Yassmin Abdel-Magied: The root cause of violence against women is gender inequality

Date

Yassmin Abdel-Magied

Yassmin Abdel-Magied at the Our Watch framework launch at Parliament House, Canberra on 10th November 2015.

Yassmin Abdel-Magied at the Our Watch framework launch at Parliament House, Canberra on 10th November 2015. Photo: Mark Graham

One fish asks another fish: "How's the water?"

The other fish replies, "What is water?"

If you're surrounded by something, it is very difficult to know that it is there. 

In the same way we can become oblivious to our physical surroundings, our cultural norms are such that we can often face difficulty naming them or even realising they are all around us. This becomes especially problematic when the accepted social norms cause societal diseases and enable indiscriminate harm.

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Violence against women is one of those societal diseases. We talk about statistics that are almost beyond belief: in Australia, we bury a women murdered by a current or former partner every week. Every. Week. Statistically, almost every time you are in a group with more than three women, someone in that group has suffered from physical violence. It's just not okay. It's horrifying.

So in fact no, violence against women is more than simply a disease and more than just an urgent matter for our parliament, left for policy change and government departments to solve. Violence against women is a complex issue that affects us all and, to tackle it, each and every one of us has a part to play.

You may be thinking, "Well. I have heard this before. We know there should be no place for violence against women in society. What is new in this tale? How can I make any change?"

On Tuesday, violence prevention organisation Our Watch has released a framework called Change the story: A shared framework for the primary prevention of violence against women and their children in Australia. It identifies the drivers and enablers of the slaughter in our suburbs.

The root cause: gender inequality.

We live in a society where the inequality is so pervasive, so embedded in everything we do, that often we don't realise it's there. However, the evidence in Change the story shows that while there is no single cause of violence against women, it is significantly more likely to occur where gender inequality is ingrained in social, cultural and organisational structures and practices. Look around and take notice. Gender inequality exists everywhere, from the pink and blue toy store aisles to the gender pay gap, and this engenders an environment that allows violence against women to occur.

The insidious things we do add to tapestry of inequality we wrap ourselves so warmly in. Whether it is the fact that we double take if we see a young boy playing with a barbie doll, or think that sexist banter is socially acceptable, the small things we let slide form the fabric of an unequal society. Which ultimately give way to power imbalances. Which can ultimately give way to violence.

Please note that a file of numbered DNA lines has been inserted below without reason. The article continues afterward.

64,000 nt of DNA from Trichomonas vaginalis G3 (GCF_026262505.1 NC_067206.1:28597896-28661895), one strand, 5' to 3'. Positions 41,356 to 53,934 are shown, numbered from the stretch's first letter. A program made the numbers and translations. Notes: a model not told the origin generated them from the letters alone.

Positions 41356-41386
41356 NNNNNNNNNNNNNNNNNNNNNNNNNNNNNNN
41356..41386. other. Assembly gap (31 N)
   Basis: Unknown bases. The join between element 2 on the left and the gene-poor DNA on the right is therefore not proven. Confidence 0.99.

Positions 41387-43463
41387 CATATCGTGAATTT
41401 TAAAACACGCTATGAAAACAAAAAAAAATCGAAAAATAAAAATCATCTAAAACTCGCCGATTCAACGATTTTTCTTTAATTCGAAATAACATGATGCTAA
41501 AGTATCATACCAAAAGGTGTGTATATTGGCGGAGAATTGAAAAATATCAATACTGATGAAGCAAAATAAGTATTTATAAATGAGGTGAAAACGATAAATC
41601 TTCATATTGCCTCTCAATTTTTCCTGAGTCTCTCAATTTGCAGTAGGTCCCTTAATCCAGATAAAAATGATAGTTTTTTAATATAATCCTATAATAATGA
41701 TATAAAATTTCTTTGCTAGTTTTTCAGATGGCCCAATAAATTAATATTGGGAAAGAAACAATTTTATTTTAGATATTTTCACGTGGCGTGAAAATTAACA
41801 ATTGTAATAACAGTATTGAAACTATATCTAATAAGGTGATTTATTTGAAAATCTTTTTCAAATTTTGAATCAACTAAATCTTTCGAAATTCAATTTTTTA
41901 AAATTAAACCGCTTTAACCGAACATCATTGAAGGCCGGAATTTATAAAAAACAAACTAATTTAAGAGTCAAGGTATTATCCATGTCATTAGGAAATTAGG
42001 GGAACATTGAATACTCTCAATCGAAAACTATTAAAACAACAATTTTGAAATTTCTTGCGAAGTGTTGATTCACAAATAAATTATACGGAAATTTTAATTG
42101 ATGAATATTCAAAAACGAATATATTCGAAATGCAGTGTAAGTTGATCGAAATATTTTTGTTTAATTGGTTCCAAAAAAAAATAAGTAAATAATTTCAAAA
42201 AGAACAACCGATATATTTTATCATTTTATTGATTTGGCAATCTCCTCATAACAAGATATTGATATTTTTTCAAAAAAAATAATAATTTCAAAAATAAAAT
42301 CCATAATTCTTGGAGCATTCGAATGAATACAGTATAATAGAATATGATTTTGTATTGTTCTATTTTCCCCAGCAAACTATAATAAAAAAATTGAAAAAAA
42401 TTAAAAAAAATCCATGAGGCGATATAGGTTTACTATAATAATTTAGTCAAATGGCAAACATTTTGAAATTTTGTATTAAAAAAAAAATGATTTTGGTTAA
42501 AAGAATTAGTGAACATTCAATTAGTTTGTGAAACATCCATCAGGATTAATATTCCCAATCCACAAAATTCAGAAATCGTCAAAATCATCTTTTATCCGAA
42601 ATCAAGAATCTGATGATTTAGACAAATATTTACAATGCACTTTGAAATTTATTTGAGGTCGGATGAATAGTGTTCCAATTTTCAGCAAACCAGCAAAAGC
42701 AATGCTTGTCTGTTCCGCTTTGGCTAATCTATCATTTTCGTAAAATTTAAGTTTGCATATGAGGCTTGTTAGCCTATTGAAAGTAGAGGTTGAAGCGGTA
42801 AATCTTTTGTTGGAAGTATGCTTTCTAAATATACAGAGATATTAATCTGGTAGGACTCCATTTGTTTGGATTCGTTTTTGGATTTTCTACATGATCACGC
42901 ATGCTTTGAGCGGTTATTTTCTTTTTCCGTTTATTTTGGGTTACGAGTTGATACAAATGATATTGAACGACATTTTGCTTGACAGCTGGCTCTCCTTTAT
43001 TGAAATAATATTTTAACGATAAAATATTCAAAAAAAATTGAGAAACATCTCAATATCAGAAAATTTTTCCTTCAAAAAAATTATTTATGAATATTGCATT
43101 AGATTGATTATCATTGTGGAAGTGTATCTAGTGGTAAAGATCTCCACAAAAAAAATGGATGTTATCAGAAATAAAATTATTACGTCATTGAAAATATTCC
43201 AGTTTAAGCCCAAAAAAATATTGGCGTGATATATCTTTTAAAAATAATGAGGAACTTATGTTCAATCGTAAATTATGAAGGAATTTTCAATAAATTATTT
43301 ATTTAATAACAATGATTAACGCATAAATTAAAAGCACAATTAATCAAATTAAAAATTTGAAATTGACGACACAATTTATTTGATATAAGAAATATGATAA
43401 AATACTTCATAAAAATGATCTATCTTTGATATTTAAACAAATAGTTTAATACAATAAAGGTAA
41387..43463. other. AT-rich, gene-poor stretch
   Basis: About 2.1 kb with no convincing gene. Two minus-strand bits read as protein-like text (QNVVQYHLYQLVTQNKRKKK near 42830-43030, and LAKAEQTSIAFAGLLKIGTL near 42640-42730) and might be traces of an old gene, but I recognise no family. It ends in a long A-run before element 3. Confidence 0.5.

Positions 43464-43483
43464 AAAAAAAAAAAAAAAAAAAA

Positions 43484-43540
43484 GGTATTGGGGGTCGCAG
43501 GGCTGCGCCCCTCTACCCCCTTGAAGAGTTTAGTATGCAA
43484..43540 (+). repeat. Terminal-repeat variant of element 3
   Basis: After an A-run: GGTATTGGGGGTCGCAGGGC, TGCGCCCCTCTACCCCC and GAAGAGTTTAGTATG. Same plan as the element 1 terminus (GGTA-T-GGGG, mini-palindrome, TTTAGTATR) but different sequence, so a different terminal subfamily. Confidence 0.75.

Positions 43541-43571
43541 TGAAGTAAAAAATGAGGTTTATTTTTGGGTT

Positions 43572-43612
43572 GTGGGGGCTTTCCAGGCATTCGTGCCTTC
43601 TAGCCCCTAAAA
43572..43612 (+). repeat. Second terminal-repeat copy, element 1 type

As pervasive and intractable the issue may seem, it is possible to change. We have named the underlying cause of the violence. Now that we know what we are dealing with, we can go about breaking it down.

I am thrilled at the opportunity to join the Board of Directors for Our Watch and to be working with the team on such an important issue, particularly as it coincides with the launch of Change the story, which sets the scene incredibly well – particularly through the accompanying video – and also reinforces the powerful work being done in the sector already.

Furthermore, joining the Board is an opportunity to ensure the perspectives of culturally and linguistically diverse communities and women are reflected at a decision making table.

It has been proven time and time again, across various areas where behavioural change is required, that different communities need to be engaged in ways that suit them in order to affect real lasting change. Culturally and linguistically diverse communities have unique sets of challenges and thus, the communities need to be engaged in manners that respect their cultural practices and their communal value set but at the same time, not excuse behaviour that is harmful and damaging. It is a fine line, but hopefully one that Our Watch can walk alongside the organisations in the sector who deal in this space.

Deep, lasting social change will take time and will be uncomfortable. However that discomfort is where real learning and growth occurs. Each and every one of us has a role to play in tackling violence against women and we can do so by calling out gender equality wherever and whenever we see it. Whether it's a comment about woman's dress, or someone telling a young boy to 'stop acting like a girl', by nipping gender inequalities in the bud we will be addressing the pervasive environment that allows violence against women to occur. It will be difficult, there is no doubt, but it is so worth it.